Triage and clinical consultations increasingly occur remotely. In this study, published in BMJ Quality & Safety, Payne et al. aimed to learn why safety incidents occur in remote encounters and how to prevent them.
They found that rare safety incidents (involving death or serious harm) in remote encounters can be traced back to various clinical, communicative, technical and logistical causes. Telephone and video encounters in general practice are occurring in a high-risk (extremely busy and sometimes understaffed) context in which remote workflows may not be optimised. Front-line staff use creativity and judgement to help make care safer.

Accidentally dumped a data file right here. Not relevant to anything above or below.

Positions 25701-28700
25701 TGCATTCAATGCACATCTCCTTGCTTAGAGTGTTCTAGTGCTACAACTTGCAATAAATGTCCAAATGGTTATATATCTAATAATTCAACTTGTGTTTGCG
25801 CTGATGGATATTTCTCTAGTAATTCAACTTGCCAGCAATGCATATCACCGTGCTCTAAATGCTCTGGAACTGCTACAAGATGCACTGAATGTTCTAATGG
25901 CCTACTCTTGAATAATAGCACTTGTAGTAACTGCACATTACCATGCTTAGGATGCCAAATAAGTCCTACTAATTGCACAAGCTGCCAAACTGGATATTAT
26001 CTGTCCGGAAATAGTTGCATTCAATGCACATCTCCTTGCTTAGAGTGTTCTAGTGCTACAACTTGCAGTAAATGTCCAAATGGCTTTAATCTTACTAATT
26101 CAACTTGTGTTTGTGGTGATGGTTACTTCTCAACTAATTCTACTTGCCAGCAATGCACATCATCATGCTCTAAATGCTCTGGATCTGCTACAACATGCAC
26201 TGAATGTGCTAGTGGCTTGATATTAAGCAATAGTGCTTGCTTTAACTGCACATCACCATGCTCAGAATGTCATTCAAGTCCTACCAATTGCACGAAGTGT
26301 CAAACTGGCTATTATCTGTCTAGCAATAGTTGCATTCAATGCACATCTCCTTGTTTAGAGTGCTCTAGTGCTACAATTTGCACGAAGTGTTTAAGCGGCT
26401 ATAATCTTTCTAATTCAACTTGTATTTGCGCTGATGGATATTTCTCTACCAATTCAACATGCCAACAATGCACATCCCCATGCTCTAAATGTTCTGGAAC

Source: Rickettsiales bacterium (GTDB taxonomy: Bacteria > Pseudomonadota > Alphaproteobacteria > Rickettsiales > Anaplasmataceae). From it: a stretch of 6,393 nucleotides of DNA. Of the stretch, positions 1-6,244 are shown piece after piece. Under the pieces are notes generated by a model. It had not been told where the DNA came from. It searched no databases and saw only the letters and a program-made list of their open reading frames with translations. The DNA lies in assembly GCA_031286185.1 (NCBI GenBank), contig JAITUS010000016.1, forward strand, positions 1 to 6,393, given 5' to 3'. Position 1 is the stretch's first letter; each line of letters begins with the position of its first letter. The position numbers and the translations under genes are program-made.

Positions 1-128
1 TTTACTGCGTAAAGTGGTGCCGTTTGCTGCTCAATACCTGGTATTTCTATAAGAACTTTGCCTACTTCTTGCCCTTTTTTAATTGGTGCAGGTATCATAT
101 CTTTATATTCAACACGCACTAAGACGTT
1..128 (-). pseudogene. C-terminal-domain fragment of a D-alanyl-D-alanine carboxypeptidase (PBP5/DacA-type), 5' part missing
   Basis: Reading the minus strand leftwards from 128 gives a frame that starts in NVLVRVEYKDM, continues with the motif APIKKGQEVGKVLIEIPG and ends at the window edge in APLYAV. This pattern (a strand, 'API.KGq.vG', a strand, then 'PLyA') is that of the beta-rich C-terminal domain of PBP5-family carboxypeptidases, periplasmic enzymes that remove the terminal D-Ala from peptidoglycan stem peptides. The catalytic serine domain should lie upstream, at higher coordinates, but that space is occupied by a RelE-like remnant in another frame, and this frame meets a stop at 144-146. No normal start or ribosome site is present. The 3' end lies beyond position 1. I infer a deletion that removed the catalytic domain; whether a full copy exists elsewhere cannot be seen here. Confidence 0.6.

As remote modalities become mainstreamed in primary care, staff should be trained in the upstream causes of safety incidents and how they can be mitigated. The subtle and creative ways in which front-line staff already contribute to safety culture should be recognised and supported.